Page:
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Of Death Stars, Sarlaccs and Sexting: The Curious Sexual Energy of “Star Wars”…

At its core, Star Wars is a Jungian, Campbellian and Freudian story about what it’s like to grow up.

This is perhaps most obvious within the original trilogy. Star Wars: Episode V – The Empire Strikes Back is ultimately about the realisation that your parents will eventually and inevitably fail you. Star Wars: Episode VI – The Return of the Jedi is about growing up and learning to make peace with them anyway. Of course, the individual films frame these core themes through their own lenses. Star Wars: Episode VII – The Force Awakens reframes that adventure so it centres on people who have rarely had the opportunity to anchor such a story. Star Wars: Episode VIII – The Last Jedi asked what that meant in 2017.

Naturally, this coming of age story is framed in terms of adventure – young characters discovering that they are part of an epic mythology that guides them towards confrontations with ancient and incredible evils, often learning hidden truths about themselves and their destiny. There’s a reason that the Star Wars franchise has come to be associated with the “monomyth”, distilling the hero’s journey into something with a story with universal resonance. It is a story about what it feels like to grow up.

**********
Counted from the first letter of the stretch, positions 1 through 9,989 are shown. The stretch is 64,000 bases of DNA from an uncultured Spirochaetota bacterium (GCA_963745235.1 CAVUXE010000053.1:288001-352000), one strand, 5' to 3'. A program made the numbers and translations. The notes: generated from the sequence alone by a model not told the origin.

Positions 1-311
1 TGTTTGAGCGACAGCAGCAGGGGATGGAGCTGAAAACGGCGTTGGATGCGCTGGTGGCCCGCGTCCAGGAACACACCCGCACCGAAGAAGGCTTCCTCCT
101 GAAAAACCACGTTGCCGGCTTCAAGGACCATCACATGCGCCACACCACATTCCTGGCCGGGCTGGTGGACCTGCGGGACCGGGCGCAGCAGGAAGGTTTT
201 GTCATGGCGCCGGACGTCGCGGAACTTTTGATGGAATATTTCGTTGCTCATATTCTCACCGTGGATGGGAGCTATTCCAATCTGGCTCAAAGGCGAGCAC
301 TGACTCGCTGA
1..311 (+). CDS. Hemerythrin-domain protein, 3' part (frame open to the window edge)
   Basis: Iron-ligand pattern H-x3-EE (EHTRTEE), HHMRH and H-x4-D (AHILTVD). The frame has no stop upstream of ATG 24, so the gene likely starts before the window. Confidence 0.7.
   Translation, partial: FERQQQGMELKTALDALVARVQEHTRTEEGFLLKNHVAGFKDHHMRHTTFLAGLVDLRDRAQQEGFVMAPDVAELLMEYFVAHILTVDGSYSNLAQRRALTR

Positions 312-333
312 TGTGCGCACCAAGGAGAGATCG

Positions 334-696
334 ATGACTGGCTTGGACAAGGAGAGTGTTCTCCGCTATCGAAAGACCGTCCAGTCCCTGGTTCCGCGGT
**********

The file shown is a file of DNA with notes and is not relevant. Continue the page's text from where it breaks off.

It is also, inevitably, very much about sex. And in some very interesting (and quite eccentric) ways.

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The X-Files – Syzygy (Review)

This November (and a little of December), we’re taking a trip back in time to review the third season of The X-Files and the first (and only) season of Space: Above and Beyond.

On original broadcast, Syzygy and War of the Coprophages were separated by three weeks, airing either end of January.

That probably helps to make Syzygy seem like less of a disappointing retread on initial broadcast, but it doesn’t help on modern binge re-watches. Even allowing for the three weeks between the episodes, Syzygy was always going to suffer in comparison its direct predecessor. If War of the Coprophages was Darin Morgan affectionately mimicking Chris Carter’s style, then Syzygy feels like Carter’s attempt to write a script in a voice quite close to that of Darin Morgan.

The horny beast...

The horny beast…

Structurally, the third season is constructed quite cleverly – and Syzygy is a massive part of that. The third season seems to fold in on itself, which means it makes sense for Syzygy to serve as a fun house mirror War of the Coprophages from a purely structural perspective. The problem is that this decision adds a lot to the third season of the whole while undermining Syzygy itself. It feels like an unsatisfactory decision.

However, even divorced from context, Syzygy is still a mess of an episode. Carter would go on to provide some of the show’s most comedic hours in later seasons, and Syzygy marks a starting point of that trend. It is not an auspicious beginning.

Reading the signs...

Reading the signs…

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